Two longtime American Airlines flight attendants are suing the carrier, alleging they were sexually harassed during a flight by a pilot who made comments to them about sadomasochism and asked them for alcohol.
“This case is a shocking example of a patriarchal playground where almost exclusively male `assets’ known as pilots are allowed to roam free to assault flight attendants as they please while American sits idly by, failing to properly train its workforce or otherwise restrain abusive misconduct towards the employees or the customers it is obligated to protect, plaintiffs Janette Beckman and Leeanne Hansen allege in their Los Angeles Superior Court whistleblower retaliation, sexual battery and assault suit.
The complaint filed Thursday seeks unspecified compensatory and punitive damages. An AA representative did not immediately reply to a request for comment.
Hansen and Beckman were hired by AA as flight attendants more than 40 years ago and both are over age 60, the suit states.
“Plaintiffs should be continuing to perform excellently in jobs to which they have dedicated their lives,” the suit states. “Instead, they find themselves disgraced among their peers and isolated from the company to which they have devoted the past four-plus decades, just because they had the courage to stand up to a pilot who sexually assaulted and harassed them in the workplace.”
Both women allege they were sexually assaulted, battered and harassed by pilot and first officer Sigsbee “John” Nelson. The say they were working on a flight leaving from their home base of Los Angeles when Nelson, in search of alcohol, walked to the aft galley of the plane, knowing there was a supply.
Nelson allegedly asked for alcohol from Beckman, but she was concerned about the safety of hundreds of passengers and her fellow crew members and denied his request, the suit states.
Dissatisfied with Beckman’s response, Nelson sexually harassed her, telling her “I know you like S&M and I know you like to be tied up,” the suit states.
Beckman “made it clear Nelson’s conduct was unwelcome,” the suit states.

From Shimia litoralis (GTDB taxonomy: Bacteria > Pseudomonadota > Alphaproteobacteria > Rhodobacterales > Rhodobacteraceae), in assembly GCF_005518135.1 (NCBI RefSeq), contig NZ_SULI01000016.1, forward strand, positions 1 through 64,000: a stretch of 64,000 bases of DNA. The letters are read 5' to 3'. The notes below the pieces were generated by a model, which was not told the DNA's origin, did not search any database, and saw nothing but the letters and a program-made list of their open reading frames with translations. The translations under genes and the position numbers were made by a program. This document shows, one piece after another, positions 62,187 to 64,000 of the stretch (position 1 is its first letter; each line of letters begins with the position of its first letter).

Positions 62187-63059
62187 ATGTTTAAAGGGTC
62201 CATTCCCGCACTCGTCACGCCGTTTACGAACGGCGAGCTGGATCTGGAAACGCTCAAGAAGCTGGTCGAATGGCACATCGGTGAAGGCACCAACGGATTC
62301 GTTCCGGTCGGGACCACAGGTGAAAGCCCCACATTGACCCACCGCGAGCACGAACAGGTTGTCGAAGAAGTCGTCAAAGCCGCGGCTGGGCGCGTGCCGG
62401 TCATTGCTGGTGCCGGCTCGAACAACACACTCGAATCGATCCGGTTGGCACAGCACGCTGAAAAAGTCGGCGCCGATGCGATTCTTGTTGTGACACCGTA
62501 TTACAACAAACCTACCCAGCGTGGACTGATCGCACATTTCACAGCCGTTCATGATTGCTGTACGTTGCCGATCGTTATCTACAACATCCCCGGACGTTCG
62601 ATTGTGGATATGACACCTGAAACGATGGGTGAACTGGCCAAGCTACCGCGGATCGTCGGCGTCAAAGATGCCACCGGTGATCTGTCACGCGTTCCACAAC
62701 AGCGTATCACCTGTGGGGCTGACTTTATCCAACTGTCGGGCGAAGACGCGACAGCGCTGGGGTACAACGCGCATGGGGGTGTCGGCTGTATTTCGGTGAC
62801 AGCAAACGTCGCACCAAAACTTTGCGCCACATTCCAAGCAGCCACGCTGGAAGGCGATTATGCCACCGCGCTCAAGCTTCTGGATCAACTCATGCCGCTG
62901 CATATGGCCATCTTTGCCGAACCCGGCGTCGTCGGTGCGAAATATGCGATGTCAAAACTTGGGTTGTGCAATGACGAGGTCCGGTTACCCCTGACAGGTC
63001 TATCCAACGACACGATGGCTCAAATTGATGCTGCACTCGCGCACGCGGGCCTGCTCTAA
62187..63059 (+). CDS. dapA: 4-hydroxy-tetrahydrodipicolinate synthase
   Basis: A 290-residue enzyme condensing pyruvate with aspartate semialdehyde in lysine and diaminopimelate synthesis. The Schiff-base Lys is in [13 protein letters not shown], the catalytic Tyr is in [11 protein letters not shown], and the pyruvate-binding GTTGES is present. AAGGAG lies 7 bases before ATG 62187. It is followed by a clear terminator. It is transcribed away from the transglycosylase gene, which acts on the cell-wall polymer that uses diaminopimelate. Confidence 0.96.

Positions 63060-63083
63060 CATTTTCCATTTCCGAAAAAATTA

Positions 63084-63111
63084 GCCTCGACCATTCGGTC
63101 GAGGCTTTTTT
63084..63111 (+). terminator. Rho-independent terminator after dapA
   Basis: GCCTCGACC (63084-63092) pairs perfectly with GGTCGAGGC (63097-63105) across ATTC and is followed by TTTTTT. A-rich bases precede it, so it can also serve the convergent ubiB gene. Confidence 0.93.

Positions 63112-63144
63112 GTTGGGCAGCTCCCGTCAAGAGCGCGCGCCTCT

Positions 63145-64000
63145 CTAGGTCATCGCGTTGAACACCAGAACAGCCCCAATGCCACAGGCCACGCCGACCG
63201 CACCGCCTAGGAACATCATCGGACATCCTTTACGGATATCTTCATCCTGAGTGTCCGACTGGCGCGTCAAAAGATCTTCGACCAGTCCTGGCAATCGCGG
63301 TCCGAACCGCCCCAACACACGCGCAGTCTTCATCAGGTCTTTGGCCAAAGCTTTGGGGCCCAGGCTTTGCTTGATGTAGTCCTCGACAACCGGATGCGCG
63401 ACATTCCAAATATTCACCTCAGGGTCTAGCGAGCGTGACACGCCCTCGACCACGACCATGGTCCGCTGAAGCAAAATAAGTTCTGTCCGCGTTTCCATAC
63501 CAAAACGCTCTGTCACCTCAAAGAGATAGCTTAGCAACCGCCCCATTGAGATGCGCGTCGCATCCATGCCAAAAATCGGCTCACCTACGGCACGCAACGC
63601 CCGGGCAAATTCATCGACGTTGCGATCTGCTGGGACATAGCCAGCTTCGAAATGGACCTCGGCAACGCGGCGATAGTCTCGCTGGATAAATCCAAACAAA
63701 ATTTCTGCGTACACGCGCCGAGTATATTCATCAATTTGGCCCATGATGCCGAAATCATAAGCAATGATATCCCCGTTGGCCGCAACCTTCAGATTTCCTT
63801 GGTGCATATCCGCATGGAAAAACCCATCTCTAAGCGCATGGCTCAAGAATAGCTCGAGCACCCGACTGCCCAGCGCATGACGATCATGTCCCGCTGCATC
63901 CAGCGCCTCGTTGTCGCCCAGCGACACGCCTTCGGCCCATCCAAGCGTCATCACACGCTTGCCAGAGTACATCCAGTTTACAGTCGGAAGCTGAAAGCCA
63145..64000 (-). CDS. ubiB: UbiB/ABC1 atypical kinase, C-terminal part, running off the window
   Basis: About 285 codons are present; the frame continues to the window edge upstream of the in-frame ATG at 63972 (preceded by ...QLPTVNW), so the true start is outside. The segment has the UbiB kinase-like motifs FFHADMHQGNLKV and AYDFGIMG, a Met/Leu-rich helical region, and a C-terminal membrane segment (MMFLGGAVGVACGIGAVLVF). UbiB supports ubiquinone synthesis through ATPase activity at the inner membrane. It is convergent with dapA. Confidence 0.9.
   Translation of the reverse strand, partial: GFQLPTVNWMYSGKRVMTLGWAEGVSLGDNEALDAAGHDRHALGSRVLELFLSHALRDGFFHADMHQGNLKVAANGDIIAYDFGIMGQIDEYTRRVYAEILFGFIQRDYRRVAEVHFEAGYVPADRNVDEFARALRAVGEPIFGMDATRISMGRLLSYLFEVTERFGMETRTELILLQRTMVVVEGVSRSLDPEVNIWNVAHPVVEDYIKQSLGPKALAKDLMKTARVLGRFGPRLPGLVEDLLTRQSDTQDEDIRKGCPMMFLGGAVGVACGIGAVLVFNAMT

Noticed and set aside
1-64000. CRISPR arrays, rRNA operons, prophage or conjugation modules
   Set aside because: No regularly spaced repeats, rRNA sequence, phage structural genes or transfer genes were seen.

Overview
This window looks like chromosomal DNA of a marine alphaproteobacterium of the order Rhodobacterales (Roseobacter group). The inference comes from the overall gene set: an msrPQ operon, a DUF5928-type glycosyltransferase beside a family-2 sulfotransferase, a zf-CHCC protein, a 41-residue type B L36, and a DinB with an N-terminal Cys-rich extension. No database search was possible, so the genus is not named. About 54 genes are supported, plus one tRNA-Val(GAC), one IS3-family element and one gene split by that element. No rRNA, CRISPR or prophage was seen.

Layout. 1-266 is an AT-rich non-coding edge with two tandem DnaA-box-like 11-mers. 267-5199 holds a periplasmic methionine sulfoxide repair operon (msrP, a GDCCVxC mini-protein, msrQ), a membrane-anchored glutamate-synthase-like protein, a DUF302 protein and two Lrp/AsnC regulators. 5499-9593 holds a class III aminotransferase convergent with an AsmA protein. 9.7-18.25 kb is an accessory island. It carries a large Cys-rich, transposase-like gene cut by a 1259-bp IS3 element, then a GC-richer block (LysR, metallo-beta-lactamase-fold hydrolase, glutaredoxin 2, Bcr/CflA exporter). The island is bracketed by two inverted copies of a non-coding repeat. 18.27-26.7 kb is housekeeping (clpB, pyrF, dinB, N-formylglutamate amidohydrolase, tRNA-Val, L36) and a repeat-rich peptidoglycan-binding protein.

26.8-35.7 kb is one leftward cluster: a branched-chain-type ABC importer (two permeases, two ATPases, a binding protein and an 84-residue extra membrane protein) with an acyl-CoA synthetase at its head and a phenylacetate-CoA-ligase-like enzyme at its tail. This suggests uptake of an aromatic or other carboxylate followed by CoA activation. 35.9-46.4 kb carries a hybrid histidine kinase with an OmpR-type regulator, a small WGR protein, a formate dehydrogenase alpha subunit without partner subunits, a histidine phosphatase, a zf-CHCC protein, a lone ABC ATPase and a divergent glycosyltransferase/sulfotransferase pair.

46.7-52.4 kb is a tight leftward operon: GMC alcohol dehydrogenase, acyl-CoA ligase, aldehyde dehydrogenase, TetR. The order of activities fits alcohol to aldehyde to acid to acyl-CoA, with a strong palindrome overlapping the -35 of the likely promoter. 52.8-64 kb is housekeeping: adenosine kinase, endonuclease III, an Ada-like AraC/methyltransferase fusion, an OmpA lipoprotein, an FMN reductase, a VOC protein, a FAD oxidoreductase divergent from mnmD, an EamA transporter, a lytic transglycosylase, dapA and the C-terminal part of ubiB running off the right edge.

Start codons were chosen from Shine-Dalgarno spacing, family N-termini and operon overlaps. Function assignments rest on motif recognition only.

Nelson then allegedly turned toward Hansen and, seeing lanyards in her bag, stated, “Oh, you’re into ropes? Do you wanna come to my room and tie me up?”
Later, allegedly dissatisfied with the response he received from Hansen and Beckman, he walked up behind Hansen and “grabbed Hansen by her hips, dug his nails into her hip bones and repeatedly pushed against her body.”
The women reported Nelson’s alleged conduct to the captain in charge of the flight and also expressed concern over his potential drinking of alcohol during the flight, jeopardizing the safety of passengers and the flight crew, the suit states.
Acting unsurprised, the captain told the women that while in the cockpit, Nelson “boasted of his sexual conquests with underage prostitutes … and visits to strip clubs during layovers, even showing pictures he kept as mementos,” the suit states.
The suit further alleges that on one trip, Nelson “imbibed so much while in uniform on the flight crew’s shuttle that he drunkenly fell down and split his pants open.”
Instead of taking prompt action in response to the reported harassment, the captain asked the plaintiffs what they wanted him to do, the suit states.
Hansen was forced to take stress leave because of Nelson’s alleged harassment, the suit states. Beckman tried to continue working until she was forced to fly with Nelson a week later, which she only did because the same captain said he would look out for her, the suit states.
But despite the captain’s presence, Nelson “seized another opportunity to harass Beckman by approaching her from behind, getting too close to her and whispering in her ear,” the suit states.
Believing AA would not protect her, Beckman also went on stress leave, the suit states.
The plaintiffs each filed complaints with AA’s human resources department, the suit states. Shortly thereafter, AA offered the pair paid leave until an investigation was completed, the suit states.
The paid leave was retracted a few days later and the plaintiffs were put on indefinite unpaid leaves of absence, even though Nelson was put on paid leave, the suit states.
Hansen and Beckman remained on unpaid leave for months as rumors spread and caused them emotional distress and financial losses, the suit states.
Some six months after the women filed their complaints, AA sent them a letter stating that the matter had been closed and that “appropriate” action was taken, the suit states.
Although both plaintiffs are on doctor-approved leaves, AA sent Beckman a disciplinary letter threatening to fire her if she missed more time, the suit states.
AA gave Nelson preferential treatment during the investigation and it is “likely” he received a “substantial economic benefit when he ultimately departed the company,” according to the suit.
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